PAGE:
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I've been hunting around the net now for a few days trying to figure this out but getting conflicting answers.

Is there a library, class or function for PHP that securely sanitizes/encodes a string against XSS? It needs to be updated regularly to counter new attacks.

I have a few use cases:

Use case 1) I have a plain text field, say for a First Name or Last Name

  • User enters text into field and submits the form
  • Before this is saved to the database I want to a) trim any whitespace off the front and end of the string, and b) strip all HTML tags from the input. It's a name text field, they shouldn't have any HTML in it.
  • Then I will save this to the database with PDO prepared statements.

I'm thinking I could just do trim() and strip_tags() then use a Sanitize Filter or RegEx with a whitelist of characters. Do they really need characters like ! and ? or < > in their name, not really.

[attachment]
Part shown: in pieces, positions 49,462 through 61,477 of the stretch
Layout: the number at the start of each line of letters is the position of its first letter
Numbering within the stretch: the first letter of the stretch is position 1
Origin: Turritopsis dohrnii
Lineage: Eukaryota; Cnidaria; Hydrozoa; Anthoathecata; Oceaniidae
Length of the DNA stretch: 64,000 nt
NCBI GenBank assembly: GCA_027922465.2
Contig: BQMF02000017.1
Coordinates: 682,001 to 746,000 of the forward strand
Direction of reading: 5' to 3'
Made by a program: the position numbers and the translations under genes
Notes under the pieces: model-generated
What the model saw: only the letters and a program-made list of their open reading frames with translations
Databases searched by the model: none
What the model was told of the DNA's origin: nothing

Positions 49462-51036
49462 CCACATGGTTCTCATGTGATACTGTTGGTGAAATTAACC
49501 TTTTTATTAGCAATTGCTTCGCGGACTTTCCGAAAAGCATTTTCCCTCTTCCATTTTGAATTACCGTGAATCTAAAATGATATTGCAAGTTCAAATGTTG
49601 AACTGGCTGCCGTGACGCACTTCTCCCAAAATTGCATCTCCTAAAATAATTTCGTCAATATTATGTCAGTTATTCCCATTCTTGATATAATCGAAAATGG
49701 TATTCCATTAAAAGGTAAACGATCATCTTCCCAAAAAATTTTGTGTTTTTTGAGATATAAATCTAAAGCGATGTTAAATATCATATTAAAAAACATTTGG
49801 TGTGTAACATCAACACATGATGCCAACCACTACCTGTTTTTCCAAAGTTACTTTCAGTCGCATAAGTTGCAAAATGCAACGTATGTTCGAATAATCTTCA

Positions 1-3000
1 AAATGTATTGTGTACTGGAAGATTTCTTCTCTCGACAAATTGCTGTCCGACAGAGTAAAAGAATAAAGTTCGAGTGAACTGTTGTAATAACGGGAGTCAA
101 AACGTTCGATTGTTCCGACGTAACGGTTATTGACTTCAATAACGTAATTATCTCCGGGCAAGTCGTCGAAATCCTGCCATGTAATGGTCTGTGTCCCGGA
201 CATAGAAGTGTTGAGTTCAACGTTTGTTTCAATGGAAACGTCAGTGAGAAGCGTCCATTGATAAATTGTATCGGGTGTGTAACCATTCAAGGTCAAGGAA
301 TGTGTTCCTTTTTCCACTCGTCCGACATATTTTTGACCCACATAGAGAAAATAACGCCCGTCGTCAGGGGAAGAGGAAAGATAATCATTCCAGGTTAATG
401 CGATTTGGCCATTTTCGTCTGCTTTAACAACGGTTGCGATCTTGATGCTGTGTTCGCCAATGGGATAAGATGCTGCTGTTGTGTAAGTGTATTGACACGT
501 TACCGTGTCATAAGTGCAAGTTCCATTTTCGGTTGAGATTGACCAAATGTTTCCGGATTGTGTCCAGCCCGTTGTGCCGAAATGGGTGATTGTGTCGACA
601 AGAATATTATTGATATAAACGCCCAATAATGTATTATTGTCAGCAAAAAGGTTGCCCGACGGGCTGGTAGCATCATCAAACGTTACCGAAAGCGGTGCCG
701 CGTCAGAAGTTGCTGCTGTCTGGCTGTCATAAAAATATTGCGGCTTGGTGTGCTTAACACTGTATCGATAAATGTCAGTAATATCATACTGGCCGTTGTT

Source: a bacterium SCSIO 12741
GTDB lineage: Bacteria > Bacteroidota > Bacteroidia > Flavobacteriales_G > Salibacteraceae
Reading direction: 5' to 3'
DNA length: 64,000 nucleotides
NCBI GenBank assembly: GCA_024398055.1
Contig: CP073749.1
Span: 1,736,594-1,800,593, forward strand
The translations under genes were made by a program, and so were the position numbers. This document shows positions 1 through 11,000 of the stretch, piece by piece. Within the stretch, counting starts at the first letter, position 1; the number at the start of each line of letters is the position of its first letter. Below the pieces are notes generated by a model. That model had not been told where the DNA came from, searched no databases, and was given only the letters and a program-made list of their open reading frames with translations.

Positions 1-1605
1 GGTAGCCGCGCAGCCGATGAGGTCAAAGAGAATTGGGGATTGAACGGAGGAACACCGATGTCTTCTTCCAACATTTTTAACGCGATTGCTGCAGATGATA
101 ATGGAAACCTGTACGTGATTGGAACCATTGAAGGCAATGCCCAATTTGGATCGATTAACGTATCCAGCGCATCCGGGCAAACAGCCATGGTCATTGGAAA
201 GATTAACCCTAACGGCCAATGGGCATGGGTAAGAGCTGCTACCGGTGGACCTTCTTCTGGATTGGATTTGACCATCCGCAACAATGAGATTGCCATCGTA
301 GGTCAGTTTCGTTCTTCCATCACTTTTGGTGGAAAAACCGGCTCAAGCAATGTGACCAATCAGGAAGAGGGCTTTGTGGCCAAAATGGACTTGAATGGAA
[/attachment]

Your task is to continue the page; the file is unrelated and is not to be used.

Use case 2) When outputting the contents from a previously saved database record (or from a previously submitted form) to the View/HTML I want to thoroughly clean it for XSS. NB: It may or may not have gone through the filtering step in use case 1 as it could be a different type of input, so assume no sanitizing has been done.

Initially I though HTMLPurifier would do the job, but as it seems it is not what I need when I posed the question to their support:

Here's the litmus test: if a user submits <b>foo</b> should it show up as <b>foo</b> or foo? If the former, you don't need HTML Purifier.

So I'd rather it showed up as <b>foo</b> because I don't want any HTML displayed for a simple text field or any JavaScript executing.

So I've been hunting around for a function that will do it all for me. I stumbled across the xss_clean method used by Kohana 3.0 which I'm guessing works but it's only if you want to keep the HTML. It's now deprecated from Kohana 3.1 as they've replaced it with HTMLPurifier. So I'm guessing you're supposed to do HTML::chars() instead which only does this code:

public static function chars($value, $double_encode = TRUE)
{
    return htmlspecialchars( (string) $value, ENT_QUOTES, Kohana::$charset, $double_encode);